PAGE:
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Where oh where did my reimbursements go? Today’s pharmacy audit landscape


There is no doubt about it. Pharmacy audits can be time consuming and laborious for all parties involved. And as both government and commercial money gets tighter and tighter, all of health care is searching for the most effective means to manage the financial challenges associated with doing business. In addition to the clinical aspects, audits are used to identify genuinely fraudulent or erroneously paid healthcare claims. Nevertheless, a survey released in September 2012 by the National Community Pharmacists Association found that nearly 87% of those surveyed stated that reimbursement and auditing practices are “significantly” or “very significantly” affecting their ability to provide patient care and remain in business.

As audits continue to rise, more and more pharmacies are finding it increasingly important to identify possible situations and trends that might help them legitimately reduce their exposure to auditable situations. One method is to properly determine a prescriber’s eligibility before the claim is submitted to payers for processing and the prescription is dispensed. According to Emdeon data, a sanctioned prescriber could write more than 400 prescriptions per month, totaling more than $30,000 in at-risk drug costs. That could mean almost $400,000 of financial exposure to a pharmacy in a year from just one ineligible physician.  Some doctors write a lot more prescriptions than these numbers.

Pharmacies can help mitigate audit risk by incorporating improved prescriber management into their workflow. Utilizing real-time methodology, such as prescriber eligibility alerts, can not only help pharmacies lessen the audit risks and financial penalties associated with submitting prescriptions written by prescribers who do not have prescribing authority, but it can also reduce administrative costs by decreasing the time personnel may otherwise spend researching prescribers and plans. Real-time screening can be greatly improved by accessing the most current federal and state prescriber data available. Prescriber eligibility alerts can provide an advanced validation component that is able to check each submitted pharmacy claim in real time for licensure, status, sanction, DEA prescriptive authority and other issues. Rejected claims return compliance notifications with clear messaging that identifies the reason for rejection.

In addition to prescriber eligibility, pharmacies also can help protect against audits by determining appropriate patient eligibility. Pharmacy claims can be billed as primary to state Medicaid plans if, and only if, patients have no other active coverage. Consequently, pharmacies that submit claims to Medicaid for patients who are covered by other plans can be billed or penalized by the state for paid Medicaid claims.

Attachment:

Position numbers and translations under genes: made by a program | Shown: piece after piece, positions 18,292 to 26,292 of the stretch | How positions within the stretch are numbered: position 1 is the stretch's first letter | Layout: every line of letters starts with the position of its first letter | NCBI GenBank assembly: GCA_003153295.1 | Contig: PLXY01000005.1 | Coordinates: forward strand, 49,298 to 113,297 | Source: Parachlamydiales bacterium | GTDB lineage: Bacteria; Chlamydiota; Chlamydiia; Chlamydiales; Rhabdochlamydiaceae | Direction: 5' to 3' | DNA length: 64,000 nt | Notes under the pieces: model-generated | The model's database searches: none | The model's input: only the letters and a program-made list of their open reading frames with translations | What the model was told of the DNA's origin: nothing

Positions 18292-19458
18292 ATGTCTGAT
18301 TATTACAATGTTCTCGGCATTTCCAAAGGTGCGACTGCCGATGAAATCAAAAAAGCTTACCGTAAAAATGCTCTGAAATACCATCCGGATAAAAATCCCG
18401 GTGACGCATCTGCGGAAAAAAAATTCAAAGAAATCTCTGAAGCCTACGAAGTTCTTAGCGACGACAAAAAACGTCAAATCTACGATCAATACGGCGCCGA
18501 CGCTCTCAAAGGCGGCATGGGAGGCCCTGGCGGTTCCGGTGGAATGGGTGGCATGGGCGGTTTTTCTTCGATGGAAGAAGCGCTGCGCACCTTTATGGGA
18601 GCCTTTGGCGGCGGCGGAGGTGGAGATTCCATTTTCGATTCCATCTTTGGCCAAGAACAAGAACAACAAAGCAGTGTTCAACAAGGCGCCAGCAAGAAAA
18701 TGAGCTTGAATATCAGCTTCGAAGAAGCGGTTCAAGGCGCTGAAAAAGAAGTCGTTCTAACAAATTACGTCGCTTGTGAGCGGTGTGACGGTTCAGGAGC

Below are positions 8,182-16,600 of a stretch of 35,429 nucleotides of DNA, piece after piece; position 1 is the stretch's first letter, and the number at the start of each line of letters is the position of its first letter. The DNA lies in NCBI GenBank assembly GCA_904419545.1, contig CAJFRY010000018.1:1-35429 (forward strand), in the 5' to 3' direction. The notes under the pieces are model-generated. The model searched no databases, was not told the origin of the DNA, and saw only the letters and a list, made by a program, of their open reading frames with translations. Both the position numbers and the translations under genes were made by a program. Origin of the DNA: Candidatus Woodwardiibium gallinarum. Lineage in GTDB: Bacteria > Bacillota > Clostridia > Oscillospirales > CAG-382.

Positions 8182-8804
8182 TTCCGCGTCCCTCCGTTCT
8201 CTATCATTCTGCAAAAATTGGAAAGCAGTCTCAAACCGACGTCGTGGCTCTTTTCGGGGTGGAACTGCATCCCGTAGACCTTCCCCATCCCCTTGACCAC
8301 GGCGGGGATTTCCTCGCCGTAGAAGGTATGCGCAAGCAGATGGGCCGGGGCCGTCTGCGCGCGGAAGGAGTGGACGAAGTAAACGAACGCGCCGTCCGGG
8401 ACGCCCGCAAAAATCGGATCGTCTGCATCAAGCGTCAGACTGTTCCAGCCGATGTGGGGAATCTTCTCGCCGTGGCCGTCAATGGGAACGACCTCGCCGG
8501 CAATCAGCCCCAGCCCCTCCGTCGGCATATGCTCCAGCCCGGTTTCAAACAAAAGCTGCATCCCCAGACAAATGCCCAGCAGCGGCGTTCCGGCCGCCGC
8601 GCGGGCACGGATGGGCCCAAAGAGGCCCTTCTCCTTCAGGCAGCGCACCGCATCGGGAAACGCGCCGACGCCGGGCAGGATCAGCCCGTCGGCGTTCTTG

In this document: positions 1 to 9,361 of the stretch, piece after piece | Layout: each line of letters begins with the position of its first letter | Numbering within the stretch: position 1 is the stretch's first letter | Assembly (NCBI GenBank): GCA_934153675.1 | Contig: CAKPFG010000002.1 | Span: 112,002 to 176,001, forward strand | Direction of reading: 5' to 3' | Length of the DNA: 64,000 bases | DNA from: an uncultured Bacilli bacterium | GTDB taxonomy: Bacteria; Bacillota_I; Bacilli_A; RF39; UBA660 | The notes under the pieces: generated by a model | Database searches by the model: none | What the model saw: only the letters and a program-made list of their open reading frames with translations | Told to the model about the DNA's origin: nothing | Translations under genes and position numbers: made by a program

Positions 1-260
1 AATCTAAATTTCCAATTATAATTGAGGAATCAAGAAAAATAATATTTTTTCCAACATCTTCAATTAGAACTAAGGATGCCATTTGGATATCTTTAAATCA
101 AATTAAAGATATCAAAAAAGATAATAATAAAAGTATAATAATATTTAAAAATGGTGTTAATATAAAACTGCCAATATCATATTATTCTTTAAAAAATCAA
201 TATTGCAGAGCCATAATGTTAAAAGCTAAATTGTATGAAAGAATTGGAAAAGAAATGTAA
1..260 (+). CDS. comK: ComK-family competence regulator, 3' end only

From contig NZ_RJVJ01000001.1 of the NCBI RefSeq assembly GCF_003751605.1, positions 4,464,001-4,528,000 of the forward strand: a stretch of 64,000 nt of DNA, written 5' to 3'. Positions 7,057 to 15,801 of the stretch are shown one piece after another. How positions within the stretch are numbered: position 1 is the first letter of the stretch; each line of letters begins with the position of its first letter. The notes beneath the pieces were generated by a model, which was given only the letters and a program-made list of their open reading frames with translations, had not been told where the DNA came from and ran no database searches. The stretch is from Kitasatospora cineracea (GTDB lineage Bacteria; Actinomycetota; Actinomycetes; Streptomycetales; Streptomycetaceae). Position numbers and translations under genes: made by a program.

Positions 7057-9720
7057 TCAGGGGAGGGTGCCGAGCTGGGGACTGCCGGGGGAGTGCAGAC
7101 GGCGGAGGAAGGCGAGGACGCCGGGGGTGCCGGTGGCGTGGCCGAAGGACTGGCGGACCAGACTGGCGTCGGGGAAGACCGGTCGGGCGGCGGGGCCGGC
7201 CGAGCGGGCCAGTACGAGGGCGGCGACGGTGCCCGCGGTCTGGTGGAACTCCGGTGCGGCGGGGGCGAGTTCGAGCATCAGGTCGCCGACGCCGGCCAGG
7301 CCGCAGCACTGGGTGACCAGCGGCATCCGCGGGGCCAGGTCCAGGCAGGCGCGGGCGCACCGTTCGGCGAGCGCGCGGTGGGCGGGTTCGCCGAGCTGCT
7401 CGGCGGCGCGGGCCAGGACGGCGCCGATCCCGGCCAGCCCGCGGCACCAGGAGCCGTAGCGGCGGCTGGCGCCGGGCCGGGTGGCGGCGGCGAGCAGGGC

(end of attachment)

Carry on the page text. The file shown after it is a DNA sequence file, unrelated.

Here are five things a pharmacy should be aware of when they are examining means to manage audits:

  1. During an audit, the scope of the claim review can cover up to three years retrospectively. Pharmacies should implement controls today to reduce the risk of potential audits tomorrow.

  2. An audit performed by the Centers for Medicare and Medicaid is contracted to a recovery audit contractor. The purpose of a RAC audit is to identify improper Medicare payments and fight fraud, waste and abuse in the Medicare program.                     

  3. RAC audits review claims prescribed by an excluded or ineligible provider. Several third-party and private payers are adopting the same excluded provider provisions and audit criteria.

  4. According to the NCPA survey, 3-in-4 pharmacists (76%) responded that audit requirements across Medicare Part D plans are not consistent, increasing their compliance burden.

  5. Pharmacies can participate in forums to discuss and collaborate with their peers who have completed an audit.

At the end of the day, healthcare stakeholders on all sides want to see an efficient healthcare system. Healthcare payers want to ensure they are paying valid claims, and pharmacies want to dispense accurate, legitimate medications from eligible prescribers to qualified patients.

Paul Hooper

Emdeon VP of pharmacy network services

As VP of pharmacy network services at Emdeon, Paul Hooper directs the company’s pharmacy network services initiatives with a focus on developing programs, standards and partnerships that increase pharmacy efficiency and reduce healthcare costs. Paul has spent more than 25 years in the healthcare industry with a predominant focus in pharmacy. During this time, he has held roles in product development, systems, finance and operations at various recognized industry leaders: BASF, Abbott Laboratories, Cardinal Health, ArcLight and Emdeon. He holds a master's degree in business administration from Ohio University and a bachelor of science in food science from The Pennsylvania State University.



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